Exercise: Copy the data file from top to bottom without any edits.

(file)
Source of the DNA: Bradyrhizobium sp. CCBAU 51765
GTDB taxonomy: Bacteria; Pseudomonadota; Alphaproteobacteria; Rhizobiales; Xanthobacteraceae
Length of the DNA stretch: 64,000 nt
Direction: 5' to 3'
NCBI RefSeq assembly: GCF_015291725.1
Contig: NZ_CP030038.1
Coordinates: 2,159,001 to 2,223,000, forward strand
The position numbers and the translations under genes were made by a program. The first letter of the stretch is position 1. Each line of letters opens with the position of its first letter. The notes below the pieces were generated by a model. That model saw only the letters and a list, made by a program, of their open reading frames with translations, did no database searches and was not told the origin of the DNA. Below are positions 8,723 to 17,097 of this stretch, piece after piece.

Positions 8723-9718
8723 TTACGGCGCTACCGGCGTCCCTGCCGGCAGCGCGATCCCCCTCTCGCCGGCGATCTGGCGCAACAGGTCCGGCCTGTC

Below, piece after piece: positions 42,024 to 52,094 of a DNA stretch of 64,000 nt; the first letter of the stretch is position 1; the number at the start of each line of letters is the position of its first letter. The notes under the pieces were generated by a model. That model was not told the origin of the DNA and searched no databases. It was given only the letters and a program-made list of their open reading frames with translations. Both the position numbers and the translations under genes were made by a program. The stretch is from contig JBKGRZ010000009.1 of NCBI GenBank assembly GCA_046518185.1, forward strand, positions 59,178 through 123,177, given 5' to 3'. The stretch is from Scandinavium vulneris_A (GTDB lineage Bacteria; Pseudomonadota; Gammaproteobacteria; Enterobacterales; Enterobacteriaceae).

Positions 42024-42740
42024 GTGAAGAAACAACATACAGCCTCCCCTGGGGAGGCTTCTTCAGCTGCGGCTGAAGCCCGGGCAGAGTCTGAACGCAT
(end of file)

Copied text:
Source of the DNA: Bradyrhizobium sp. CCBAU 51765
GTDB taxonomy: Bacteria; Pseudomonadota; Alphaproteobacteria; Rhizobiales; Xanthobacteraceae
Length of the DNA stretch: 64,000 nt
Direction: 5' to 3'
NCBI RefSeq assembly: GCF_015291725.1
Contig: NZ_CP030038.1
Coordinates: 2,159,001 to 2,223,000, forward strand
The position numbers and the translations under genes were made by a program. The first letter of the stretch is position 1. Each line of letters opens with the position of its first letter. The notes below the pieces were generated by a model. That model saw only the letters and a list, made by a program, of their open reading frames with translations, did no database searches and was not told the origin of the DNA. Below are positions 8,723 to 17,097 of this stretch, piece after piece.

Positions 8723-9718
8723 TTACGGCGCTACCGGCGTCCCTGCCGGCAGCGCGATCCCCCTCTCGCCGGCGATCTGGCGCAACAGGTCCGGCCTGTC

Below, piece after piece: positions 42,024 to 52,094 of a DNA stretch of 64,000 nt; the first letter of the stretch is position 1; the number at the start of each line of letters is the position of its first letter. The notes under the pieces were generated by a model. That model was not told the origin of the DNA and searched no databases. It was given only the letters and a program-made list of their open reading frames with translations. Both the position numbers and the translations under genes were made by a program. The stretch is from contig JBKGRZ010000009.1 of NCBI GenBank assembly GCA_046518185.1, forward strand, positions 59,178 through 123,177, given 5' to 3'. The stretch is from Scandinavium vulneris_A (GTDB lineage Bacteria; Pseudomonadota; Gammaproteobacteria; Enterobacterales; Enterobacteriaceae).

Positions 42024-42740
42024 GTGAAGAAACAACATACAGCCTCCCCTGGGGAGGCTTCTTCAGCTGCGGCTGAAGCCCGGGCAGAGTCTGAACGCAT